Oregon State University recognizes the impact that its land grant history had on Indigenous communities in Oregon. Through the Morrill Act of 1862, which established land grant universities in the United States, the federal government seized nearly 11 million acres of land from 250 sovereign tribal nations, with little or no compensation.
In 1868, the state legislature designated Corvallis College as Oregon’s land grant institution. Soon after, Oregon received 90,000 acres of federal lands — taken from the Klamath, Coos, Lower Umpqua, Siuslaw and Coquille people — to be sold to create an endowment supporting the growth of the new college, which would become Oregon State University.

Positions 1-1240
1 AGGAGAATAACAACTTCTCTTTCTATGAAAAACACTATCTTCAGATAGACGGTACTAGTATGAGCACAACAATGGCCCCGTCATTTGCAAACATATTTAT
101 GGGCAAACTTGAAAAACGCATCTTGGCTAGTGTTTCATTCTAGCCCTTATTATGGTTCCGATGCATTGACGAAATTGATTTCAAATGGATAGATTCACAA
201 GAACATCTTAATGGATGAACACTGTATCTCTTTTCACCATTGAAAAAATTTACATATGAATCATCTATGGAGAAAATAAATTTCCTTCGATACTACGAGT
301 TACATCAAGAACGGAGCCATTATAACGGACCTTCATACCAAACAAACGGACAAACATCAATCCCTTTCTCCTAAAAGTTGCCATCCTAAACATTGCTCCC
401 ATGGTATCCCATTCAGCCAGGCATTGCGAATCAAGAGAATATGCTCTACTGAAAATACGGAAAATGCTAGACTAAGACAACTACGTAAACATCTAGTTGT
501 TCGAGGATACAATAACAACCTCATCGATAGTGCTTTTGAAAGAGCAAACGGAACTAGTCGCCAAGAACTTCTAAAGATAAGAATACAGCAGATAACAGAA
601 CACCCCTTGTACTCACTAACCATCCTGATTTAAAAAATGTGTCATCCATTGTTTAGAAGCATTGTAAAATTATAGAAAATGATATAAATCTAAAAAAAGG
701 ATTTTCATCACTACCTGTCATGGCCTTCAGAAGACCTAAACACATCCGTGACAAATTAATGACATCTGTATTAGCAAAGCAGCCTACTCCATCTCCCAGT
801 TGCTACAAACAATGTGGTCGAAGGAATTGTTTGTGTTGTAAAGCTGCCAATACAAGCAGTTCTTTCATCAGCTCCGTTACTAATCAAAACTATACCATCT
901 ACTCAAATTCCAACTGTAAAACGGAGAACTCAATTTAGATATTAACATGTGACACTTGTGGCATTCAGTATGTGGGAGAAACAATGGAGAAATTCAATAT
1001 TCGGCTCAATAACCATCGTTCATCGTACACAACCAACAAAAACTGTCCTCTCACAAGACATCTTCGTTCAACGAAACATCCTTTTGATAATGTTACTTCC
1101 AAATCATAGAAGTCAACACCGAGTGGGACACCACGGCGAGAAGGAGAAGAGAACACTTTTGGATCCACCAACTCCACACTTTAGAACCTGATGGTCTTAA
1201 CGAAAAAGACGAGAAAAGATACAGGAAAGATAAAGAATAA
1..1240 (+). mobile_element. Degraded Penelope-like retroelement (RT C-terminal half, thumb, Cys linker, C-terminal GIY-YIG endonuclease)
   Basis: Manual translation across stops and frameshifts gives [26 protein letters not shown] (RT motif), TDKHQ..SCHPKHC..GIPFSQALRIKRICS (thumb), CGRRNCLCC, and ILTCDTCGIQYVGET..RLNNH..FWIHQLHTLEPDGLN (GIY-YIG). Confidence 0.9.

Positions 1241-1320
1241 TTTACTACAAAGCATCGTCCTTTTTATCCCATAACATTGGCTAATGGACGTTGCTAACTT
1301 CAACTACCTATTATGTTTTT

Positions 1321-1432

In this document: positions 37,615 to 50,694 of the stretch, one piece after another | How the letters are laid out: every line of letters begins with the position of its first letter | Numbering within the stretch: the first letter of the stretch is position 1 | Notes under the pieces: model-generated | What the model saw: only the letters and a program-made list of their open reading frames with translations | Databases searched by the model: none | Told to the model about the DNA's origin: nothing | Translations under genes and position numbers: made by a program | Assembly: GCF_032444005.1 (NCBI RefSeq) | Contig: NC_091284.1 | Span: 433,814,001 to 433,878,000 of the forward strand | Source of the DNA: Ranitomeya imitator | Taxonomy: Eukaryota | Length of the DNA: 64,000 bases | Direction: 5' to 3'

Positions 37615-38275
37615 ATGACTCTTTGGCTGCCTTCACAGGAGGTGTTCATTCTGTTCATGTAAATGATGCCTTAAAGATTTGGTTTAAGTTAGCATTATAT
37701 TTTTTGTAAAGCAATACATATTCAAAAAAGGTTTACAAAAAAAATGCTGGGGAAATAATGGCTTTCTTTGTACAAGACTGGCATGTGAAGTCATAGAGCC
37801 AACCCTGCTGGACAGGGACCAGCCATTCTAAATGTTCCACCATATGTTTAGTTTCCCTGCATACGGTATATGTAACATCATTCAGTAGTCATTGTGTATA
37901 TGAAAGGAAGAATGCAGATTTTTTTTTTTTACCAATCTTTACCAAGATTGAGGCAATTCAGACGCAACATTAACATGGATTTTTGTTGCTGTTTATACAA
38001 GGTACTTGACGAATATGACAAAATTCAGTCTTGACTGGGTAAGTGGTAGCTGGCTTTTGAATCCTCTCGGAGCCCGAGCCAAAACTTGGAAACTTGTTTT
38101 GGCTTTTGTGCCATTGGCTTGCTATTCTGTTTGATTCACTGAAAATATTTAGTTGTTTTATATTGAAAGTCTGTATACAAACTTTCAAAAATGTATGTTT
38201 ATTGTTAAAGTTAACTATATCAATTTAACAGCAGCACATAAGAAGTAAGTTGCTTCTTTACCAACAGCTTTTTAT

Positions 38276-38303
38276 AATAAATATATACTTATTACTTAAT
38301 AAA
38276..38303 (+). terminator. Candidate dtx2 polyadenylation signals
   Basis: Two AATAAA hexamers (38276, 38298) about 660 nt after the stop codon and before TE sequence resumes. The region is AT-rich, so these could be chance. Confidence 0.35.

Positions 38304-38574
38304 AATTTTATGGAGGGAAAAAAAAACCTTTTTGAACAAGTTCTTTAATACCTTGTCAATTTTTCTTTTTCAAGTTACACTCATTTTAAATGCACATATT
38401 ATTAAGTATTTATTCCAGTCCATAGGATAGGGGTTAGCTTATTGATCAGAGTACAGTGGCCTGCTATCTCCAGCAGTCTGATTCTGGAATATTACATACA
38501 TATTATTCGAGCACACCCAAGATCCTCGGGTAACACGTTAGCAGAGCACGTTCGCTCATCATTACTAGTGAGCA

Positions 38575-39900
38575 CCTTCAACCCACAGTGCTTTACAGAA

The OSU Portland Center area rests on traditional homelands of the Multnomah, Wasco, Cowlitz, Kathlamet, Clackamas, Bands of Chinook, Tualatin, Kalapuya, Molalla, and many other tribes. These and other indigenous tribes have created communities to harvest and enjoy the plentiful natural resources of the area for the last 11,000 years.
Oregon State University accepts its responsibility for understanding the continuing impact of that history on these communities. OSU and the OSU Portland Center are committed — in the spirit of self-reflection, learning, reconciliation, and partnership — to ensure that this institution will be of enduring benefit, not only to the state of Oregon, but also to the people on whose ancestral lands it is now located.